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Robert Griffin III: Washington’s Unprecedented Static Sponge

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Robert Griffin's mere presence has a powerful impact on the team. Photo by Patrick McDermott/Getty Images.
Robert Griffin's mere presence has a powerful impact on the team. Photo by Patrick McDermott/Getty Images.

Head coaches in sports of any consequence obsessively seek to keep distractions to a minimum and problems in house. The tempered drama leads to clearer heads, and clearer heads lead to greater focus and better performance — or so the theory goes. It is an endeavor that promises boring results (I mean where in the name of Jerry Springer is the fun in private conflict?), but when you consider the contrast between the Lakers and the Spurs or the Jets and the Patriots, it’s hard to argue with the results. Examples aside, here’s the ultimate compliment of a coach’s quest for calm: it is the anti-Kardashian model of success. 

Pulling off the closed-ranks, tight-knit act in the internet and social media age is an equivalent challenge to swatting hormonal young men off your teenage daughter. At least in the latter case, bizarre statements and threatening behaviors are legitimate and often effective options for concerned fathers. Coaches, generally speaking, need to maintain control of their emotions and a connection with the rational world; otherwise, they risk creating the soap opera culture they sought to avoid.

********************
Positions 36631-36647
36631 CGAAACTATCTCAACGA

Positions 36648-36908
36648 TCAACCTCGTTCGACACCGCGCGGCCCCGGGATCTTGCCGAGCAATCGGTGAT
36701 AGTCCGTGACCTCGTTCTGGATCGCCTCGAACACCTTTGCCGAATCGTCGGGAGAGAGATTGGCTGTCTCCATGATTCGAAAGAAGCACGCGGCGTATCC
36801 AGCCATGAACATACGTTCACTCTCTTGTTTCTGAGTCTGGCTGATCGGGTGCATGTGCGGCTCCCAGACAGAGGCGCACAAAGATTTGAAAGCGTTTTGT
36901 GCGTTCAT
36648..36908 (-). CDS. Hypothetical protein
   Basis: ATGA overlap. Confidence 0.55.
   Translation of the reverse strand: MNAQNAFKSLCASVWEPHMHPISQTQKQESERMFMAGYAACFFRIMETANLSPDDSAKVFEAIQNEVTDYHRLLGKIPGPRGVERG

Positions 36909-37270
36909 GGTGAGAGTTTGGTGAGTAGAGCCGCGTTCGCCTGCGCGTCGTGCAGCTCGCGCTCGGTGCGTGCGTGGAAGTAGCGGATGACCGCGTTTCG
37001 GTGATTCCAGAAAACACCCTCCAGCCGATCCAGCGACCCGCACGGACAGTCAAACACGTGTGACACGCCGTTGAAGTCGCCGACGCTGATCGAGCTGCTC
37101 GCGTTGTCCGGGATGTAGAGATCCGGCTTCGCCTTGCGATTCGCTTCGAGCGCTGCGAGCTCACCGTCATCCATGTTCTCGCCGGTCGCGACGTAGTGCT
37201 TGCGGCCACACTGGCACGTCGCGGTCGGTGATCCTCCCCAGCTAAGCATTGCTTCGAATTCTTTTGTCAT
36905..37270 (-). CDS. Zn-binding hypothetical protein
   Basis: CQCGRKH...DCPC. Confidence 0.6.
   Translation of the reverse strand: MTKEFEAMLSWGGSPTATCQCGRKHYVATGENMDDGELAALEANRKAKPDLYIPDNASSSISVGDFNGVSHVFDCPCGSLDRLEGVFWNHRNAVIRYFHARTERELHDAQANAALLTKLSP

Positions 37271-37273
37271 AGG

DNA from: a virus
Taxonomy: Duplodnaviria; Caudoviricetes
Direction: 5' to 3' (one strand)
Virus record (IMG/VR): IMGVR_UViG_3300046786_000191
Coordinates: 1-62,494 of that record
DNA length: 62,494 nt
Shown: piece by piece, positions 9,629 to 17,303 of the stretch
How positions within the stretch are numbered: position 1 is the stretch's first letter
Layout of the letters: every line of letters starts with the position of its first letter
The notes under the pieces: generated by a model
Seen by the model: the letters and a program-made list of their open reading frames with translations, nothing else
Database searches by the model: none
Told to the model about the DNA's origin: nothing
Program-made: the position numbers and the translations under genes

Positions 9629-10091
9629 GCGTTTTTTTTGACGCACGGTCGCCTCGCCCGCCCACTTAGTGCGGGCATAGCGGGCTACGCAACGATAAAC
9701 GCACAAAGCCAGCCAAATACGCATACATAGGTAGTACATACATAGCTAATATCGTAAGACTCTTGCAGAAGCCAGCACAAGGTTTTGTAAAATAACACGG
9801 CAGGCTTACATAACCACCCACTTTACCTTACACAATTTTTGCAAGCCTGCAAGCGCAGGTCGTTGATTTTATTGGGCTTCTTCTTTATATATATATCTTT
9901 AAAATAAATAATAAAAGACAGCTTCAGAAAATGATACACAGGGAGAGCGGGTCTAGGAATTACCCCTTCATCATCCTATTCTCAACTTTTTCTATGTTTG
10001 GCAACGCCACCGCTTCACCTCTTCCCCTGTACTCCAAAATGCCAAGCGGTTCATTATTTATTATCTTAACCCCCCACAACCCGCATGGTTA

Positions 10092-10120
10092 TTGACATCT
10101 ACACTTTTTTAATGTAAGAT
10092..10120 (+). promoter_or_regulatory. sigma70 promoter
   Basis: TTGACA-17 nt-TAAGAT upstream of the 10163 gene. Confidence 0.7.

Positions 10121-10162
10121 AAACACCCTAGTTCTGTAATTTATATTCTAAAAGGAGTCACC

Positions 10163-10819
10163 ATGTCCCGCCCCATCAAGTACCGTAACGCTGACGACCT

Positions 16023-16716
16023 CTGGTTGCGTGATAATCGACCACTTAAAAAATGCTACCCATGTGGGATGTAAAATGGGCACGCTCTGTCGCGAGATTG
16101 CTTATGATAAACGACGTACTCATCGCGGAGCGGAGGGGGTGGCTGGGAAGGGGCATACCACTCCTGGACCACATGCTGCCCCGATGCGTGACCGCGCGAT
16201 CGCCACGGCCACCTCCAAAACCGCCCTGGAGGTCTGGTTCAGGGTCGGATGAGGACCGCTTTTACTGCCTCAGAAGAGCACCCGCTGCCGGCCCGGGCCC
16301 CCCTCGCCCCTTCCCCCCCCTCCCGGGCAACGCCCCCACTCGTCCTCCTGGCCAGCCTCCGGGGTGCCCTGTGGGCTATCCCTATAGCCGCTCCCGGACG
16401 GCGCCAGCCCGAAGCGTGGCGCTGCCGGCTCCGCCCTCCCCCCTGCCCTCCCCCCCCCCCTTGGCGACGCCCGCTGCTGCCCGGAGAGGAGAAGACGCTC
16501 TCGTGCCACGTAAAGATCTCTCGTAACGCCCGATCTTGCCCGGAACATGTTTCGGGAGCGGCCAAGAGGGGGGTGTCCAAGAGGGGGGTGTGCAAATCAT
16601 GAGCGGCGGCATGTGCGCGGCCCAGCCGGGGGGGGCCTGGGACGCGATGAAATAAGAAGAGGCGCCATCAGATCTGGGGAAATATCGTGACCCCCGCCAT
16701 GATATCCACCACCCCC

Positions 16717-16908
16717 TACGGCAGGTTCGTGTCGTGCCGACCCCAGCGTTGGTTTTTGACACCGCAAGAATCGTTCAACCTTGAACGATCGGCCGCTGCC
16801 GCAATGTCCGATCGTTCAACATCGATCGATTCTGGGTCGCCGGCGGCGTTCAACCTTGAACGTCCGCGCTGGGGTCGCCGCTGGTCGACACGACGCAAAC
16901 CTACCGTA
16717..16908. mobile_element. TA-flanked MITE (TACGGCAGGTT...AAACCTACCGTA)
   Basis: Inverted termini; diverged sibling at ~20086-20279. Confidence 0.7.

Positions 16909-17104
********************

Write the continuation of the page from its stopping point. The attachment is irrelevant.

Football’s Disadvantage

Of the four major sports, football presents the biggest problem for coaches seeking to project a public image of team harmony. The sheer size of a football roster — 53 in the NFL versus 25 in MLB or 13 in the NBA — brings with it that many more twitter accounts, personalities to manage and guys in clubs after midnight (and if Cinderella taught us anything, it’s that nothing good happens after midnight). 

Even if those numerous points of failure are managed, the popularity of the NFL and the pace of the season itself — something that cannot be mitigated — are perfectly calibrated to manufacture drama. There are simply more eyes, microphones and cameras trained on the NFL than any other sport. The fact that your eyes, my writing and this website met (in June, with the baseball season in full swing and the Stanley Cup and NBA Finals ongoing) is proof.

Further, what other sport spends as much time preparing for games as the NFL? Answer: none. OTAs are held in May, minicamps in June, training camp is in July and a ridiculously long preseason is played through August all in preparation for merely 16 regular season games. Between those precious few games is a week of rest, recovery and preparation for the next engagement. Oh, and there’s a bye week haphazardly thrown in there at some point just for good measure. This schedule, one packed with consistent team access, numerous marginally newsworthy events and counter-balanced only ever-so-slightly with actual game action, is fertile ground for conjecture, the exacerbation of minor issues and the viral search for compelling stories — a search quite often obliged by a drunken player out for a 2 a.m. drive or a chaffed wide receiver with no catches but an active twitter account.

Finding Hope Amidst The Hopeless